Overview (No Spoilers):
For the past week I’ve been compiling my annual most anticipated book releases for the upcoming year (you can view my 2018 list here). During my search I stumbled across NPR’s comprehensive list for 2018 containing an impressive 319 books. As I’ve currently read 87 books for the year spanning many various genres, I was excited to see how many books overlapped the two lists. Needless to say I was shocked when I’d only read three books on the whole NPR list, i.e., Iron Gold, Educated, and Spinning Silver. Finding a place on the list was Miller’s Circe, which is a book that had first caught my attention earlier this year, however had fallen off my TBR list for one reason or another.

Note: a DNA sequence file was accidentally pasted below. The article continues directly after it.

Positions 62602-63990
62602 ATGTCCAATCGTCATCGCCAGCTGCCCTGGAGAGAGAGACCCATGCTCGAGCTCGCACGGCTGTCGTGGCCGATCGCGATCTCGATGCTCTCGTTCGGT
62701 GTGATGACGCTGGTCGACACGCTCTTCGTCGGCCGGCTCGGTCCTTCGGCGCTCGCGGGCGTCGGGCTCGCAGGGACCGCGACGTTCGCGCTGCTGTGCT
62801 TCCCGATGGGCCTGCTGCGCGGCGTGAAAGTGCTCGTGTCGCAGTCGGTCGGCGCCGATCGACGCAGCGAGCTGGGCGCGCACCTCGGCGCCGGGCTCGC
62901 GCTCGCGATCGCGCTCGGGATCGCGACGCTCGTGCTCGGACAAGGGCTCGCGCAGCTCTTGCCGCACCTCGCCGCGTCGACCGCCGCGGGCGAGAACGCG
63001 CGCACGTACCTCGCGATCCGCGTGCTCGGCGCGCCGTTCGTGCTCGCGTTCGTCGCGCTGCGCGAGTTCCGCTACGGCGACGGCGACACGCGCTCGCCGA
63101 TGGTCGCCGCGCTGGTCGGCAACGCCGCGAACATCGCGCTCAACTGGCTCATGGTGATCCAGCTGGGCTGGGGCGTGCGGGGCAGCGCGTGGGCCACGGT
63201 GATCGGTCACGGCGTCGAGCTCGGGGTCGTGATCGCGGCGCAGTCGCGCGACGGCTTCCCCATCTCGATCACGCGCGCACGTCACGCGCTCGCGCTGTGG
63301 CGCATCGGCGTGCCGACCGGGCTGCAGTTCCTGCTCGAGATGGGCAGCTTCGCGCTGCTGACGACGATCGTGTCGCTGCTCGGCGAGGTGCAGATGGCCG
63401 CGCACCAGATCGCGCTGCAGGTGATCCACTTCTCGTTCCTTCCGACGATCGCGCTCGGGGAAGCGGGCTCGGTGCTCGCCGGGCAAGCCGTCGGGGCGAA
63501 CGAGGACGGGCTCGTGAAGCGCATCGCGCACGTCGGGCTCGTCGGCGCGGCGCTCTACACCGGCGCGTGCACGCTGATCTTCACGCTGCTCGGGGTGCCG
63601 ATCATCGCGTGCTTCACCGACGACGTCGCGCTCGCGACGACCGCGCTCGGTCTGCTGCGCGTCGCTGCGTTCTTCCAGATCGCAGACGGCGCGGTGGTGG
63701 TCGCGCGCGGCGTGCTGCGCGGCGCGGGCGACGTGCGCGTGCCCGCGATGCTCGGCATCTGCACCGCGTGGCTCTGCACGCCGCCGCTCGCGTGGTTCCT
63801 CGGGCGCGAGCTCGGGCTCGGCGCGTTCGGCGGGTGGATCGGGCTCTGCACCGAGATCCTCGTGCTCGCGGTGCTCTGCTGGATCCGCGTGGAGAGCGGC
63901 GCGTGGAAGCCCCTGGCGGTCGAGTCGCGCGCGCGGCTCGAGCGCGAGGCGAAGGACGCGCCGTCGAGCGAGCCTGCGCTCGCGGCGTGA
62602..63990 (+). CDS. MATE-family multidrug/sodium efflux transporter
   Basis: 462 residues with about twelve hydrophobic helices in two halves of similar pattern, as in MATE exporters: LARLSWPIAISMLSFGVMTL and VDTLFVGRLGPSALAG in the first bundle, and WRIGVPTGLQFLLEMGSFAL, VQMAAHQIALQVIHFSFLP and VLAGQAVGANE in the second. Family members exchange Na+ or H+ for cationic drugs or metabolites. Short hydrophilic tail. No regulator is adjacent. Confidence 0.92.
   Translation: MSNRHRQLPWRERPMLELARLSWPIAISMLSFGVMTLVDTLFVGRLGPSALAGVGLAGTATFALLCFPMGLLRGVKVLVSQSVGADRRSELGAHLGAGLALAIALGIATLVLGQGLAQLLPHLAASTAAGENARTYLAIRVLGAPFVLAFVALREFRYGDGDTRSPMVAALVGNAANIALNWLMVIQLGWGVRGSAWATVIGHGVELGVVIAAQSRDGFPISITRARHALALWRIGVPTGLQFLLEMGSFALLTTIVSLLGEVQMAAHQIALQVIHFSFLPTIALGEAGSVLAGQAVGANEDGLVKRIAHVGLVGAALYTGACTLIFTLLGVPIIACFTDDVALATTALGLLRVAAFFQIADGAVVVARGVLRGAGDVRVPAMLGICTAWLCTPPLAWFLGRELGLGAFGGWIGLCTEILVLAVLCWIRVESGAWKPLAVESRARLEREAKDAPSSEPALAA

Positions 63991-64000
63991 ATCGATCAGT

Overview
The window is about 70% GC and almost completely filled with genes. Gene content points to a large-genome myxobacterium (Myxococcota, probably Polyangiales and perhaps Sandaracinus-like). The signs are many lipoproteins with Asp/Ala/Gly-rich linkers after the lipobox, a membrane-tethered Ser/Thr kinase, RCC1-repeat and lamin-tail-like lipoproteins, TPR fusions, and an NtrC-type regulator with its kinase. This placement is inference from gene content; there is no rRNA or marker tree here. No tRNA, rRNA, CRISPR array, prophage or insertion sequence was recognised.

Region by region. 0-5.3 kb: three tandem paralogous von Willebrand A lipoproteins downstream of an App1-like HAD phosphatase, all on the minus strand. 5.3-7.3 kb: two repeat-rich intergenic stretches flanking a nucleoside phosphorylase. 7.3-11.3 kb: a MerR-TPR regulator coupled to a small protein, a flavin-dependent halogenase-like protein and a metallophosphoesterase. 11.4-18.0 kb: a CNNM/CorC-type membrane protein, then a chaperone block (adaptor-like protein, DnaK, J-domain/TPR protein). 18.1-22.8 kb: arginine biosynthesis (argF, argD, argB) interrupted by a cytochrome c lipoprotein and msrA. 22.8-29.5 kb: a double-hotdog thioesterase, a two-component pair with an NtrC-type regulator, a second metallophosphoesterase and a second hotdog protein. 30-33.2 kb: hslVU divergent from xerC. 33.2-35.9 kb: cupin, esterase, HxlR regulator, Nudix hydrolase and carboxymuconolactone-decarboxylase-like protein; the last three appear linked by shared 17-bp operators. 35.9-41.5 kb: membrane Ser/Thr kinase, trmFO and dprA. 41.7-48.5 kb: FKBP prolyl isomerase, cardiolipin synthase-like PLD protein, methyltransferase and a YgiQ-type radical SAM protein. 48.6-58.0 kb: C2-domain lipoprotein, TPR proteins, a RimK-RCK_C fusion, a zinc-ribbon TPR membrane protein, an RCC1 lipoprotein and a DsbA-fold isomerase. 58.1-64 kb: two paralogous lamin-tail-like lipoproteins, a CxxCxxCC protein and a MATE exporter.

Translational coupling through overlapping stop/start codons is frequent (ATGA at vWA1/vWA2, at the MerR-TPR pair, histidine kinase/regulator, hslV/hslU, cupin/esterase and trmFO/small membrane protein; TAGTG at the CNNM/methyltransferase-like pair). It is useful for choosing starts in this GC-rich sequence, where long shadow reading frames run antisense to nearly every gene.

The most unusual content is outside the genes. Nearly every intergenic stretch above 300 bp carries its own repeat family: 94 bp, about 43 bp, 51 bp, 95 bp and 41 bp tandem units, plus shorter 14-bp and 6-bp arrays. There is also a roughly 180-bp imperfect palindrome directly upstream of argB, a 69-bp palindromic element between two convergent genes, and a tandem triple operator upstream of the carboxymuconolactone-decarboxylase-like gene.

Borrowing the title immediately from the library, lest I forget it again, I very quickly became lost in Miller’s unique twist of familiar Greek myths. I’ve been a fan of Greek Mythology in general since middle school when my friend group and I devoured anything we could find on the topic. I’m probably due for a reread of Odysseus’ harrowing adventure, as it will always hold a soft spot in my nostalgic heart. Miller takes these stories I’ve heard a hundred times and ingeniously spins them in a totally novel light. The general concept reminds me of Gregory Maguire’s Wicked, which adapts another familiar tale to the perspective of the Wicked Witch of the West, flushing out her out beyond the confines of the one dimensional antagonist. Most of the stories Miller weaves together I already knew the general outcome, thereby affording me insight as to the fate of the characters involved. Toward the end, my foresight expired, leaving me in the dark regarding the direction the story was headed, resulting in an extreme state of suspense as to what would happen next. Overall, Circe was a highly detailed, fantastic reimagining that connects many famous Greek epics and myths spread throughout the ages. I’m excited to see what story will spring up next from Miller’s unique imagination.